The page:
"There are two separate and quite distinct versions of the Kāraṇḍavyūha Sūtra....The earliest existent copies of the prose Kāraṇḍavyūha Sūtra belong to the collection of Buddhist texts unearthed, during the 1940s, in a stūpa, situated three miles outside the town of Gilgit in northern Kashmir.... the text was written in a type of script which became obsolete in 630 C.E.; he and others place the likely date of composition for the prose version somewhere between the 4th and 5th centuries....No critical edition has been made of either the prose or of the verse version of the Sanskrit text...there exists no published translation of the sūtra in any modern European language." (Studholme, 2002) " ......The Origins of Oṃ Maṇipadme Hūṃ: A Study of the Kāraṇḍavyūha Sūtra...... by Alexander Studholme!

The Kargah Buddha Near Kargah Nallah (ravine) and 10 km from Gilgit Town

Click on the map to enlarge

"There are several tourist attractions relatively close to Gilgit: the Kargah Valley is only at 10 km distance from Gilgit with Kargah Buddha, a rock wall carved Buddha dating back to 8th century AD and ruins of a Buddhist monastery and Stupa....Kāraṇḍavyūha Sūtra belong to the collection of Buddhist texts unearthed, during the 1940s, in a stūpa, situated three miles outside the town of Gilgit in northern Kashmir.

"Karandavyuha Sutra......The first known description of the mantra appears in the Karandavyuha Sutra (Chinese: 佛說大乘莊嚴寶王經 (Taisho Tripitaka 1050);English: Buddha speaks Mahayana Sublime Treasure King Sutra), which is part of certain Mahayana canons such as the Tibetan. In this sutra, Shakyamuni Buddha states, "This is the most beneficial mantra. Even I made this aspiration to all the million Buddhas and subsequently received this teaching from Buddha Amitabha."......Studholme, Alexander (2002). The Origins of Om Manipadme Hum: A Study of the Karandavyuha Sutra. State University of New York Press


"There were also hundreds of thousands of Gandharva & Kinnara Kings....Kinnara Kingdom....In the Mahabharata, Kinnara Kingdom refers to the territory of a tribe called Kinnaras, who were one among the exotic tribes. They along with others, were inhabitants of the Himalaya mountains. The people of the Gangetic Plain looked upon them with wonder and considered them as super-human. The Kinnara tribe is identified to have lived in Kinnaur district of Himachal Pradesh state in India. A group of people living in this district still call themselves Kinnaurs. They could be the descendants of the ancient Kinnaras.....Kinnaras were mysteriously linked with horses. The Puranas mention them as being horse-necked beings......The epic Mahabharata, mentions Kinnaras, not as horse-headed beings but as beings who were half-man and half-horse (similar to the Centaur from Greek Mythology). The epic Mahabharata and the Puranas describe, regions north of the Himalayas as the abode of Kinnaras. This region was also the abode of a tribe of people called Kambojas. They were fierce warriors skilled in horse riding and horse warfare. Some of them were robber-tribes who invaded village-settlements, by raiding them using their skilled cavalry-forces. The myth of Kinnaras probably came from these horsemen. Another reference in the epic consider them as a sub-group of the Gandharvas.".....Mahabharata of Krishna Dwaipayana Vyasa, translated to English by Kisari Mohan Ganguli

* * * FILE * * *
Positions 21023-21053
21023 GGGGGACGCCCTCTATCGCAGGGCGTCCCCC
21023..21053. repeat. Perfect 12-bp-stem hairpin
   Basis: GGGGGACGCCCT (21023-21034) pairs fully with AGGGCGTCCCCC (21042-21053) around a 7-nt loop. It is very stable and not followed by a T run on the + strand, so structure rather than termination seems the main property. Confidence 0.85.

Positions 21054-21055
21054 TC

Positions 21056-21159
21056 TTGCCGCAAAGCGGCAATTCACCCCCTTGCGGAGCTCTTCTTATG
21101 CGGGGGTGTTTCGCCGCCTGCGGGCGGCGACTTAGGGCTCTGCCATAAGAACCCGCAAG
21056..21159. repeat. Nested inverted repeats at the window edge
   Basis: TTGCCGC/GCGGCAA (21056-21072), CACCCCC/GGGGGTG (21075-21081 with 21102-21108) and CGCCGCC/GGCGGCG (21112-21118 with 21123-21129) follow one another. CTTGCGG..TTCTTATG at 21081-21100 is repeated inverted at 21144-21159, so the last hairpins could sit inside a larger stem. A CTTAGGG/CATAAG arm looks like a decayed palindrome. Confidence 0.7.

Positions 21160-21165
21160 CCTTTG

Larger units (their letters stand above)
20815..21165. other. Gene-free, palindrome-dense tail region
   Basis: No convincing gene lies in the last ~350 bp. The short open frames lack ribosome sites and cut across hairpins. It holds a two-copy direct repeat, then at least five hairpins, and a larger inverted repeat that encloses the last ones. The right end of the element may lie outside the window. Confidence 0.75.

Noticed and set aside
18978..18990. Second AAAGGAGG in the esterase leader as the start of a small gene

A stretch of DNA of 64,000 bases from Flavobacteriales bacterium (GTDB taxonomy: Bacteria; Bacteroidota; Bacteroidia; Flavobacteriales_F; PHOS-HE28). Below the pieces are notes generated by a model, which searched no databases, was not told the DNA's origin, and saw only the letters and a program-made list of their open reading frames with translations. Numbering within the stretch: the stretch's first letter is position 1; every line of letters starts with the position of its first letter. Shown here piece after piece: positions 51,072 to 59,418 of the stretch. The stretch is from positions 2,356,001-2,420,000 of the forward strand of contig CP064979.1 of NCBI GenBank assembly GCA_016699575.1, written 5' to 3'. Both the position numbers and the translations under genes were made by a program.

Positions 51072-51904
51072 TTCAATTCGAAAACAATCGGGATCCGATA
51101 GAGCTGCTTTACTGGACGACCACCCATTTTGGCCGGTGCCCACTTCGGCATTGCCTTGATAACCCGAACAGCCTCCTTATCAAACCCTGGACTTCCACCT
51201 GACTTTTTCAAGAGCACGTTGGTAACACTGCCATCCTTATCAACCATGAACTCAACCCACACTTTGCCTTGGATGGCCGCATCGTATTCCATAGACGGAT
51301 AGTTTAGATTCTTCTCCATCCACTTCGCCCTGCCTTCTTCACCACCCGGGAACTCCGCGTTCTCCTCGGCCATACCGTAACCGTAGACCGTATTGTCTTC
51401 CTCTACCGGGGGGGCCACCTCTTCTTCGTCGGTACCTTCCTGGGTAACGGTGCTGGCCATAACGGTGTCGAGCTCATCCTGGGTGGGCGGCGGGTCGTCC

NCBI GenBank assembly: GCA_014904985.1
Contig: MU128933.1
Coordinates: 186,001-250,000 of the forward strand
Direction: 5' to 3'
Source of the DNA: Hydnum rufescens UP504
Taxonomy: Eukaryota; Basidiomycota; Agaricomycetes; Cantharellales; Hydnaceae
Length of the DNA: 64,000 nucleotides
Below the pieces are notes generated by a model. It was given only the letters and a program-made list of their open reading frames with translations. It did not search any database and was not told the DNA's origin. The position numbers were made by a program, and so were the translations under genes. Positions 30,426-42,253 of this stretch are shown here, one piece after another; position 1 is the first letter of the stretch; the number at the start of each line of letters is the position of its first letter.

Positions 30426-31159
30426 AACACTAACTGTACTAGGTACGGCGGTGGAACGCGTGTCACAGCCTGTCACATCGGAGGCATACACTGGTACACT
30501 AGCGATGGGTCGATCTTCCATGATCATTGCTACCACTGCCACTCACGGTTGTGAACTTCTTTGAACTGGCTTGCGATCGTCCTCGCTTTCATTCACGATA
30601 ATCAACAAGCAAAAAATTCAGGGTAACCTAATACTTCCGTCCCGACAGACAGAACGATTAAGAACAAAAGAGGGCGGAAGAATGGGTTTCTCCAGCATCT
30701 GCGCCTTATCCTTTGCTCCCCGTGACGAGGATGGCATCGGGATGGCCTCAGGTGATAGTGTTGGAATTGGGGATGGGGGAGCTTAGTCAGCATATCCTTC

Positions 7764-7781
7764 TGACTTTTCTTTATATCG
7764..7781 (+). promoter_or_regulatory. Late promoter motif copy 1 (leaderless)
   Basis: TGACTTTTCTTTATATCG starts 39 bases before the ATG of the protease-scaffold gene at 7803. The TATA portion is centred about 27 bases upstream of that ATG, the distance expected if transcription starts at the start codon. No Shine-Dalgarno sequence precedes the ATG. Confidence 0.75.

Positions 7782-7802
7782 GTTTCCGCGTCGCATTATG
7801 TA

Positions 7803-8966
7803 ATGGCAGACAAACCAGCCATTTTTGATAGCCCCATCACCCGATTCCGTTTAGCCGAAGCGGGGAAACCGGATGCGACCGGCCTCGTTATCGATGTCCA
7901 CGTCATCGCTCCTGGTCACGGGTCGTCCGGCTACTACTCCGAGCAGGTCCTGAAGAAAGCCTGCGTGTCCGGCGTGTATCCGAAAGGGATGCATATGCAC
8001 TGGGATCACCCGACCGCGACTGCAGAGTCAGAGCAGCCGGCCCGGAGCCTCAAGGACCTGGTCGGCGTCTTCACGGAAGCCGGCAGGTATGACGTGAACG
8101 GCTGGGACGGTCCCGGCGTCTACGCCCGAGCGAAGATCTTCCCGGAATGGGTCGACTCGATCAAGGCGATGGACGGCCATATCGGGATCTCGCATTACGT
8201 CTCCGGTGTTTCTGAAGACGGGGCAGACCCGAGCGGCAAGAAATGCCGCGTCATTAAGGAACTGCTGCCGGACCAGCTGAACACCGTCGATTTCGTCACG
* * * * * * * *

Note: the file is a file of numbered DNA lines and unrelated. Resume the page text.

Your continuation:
John Hopkins.....Northern New Mexico….September 2014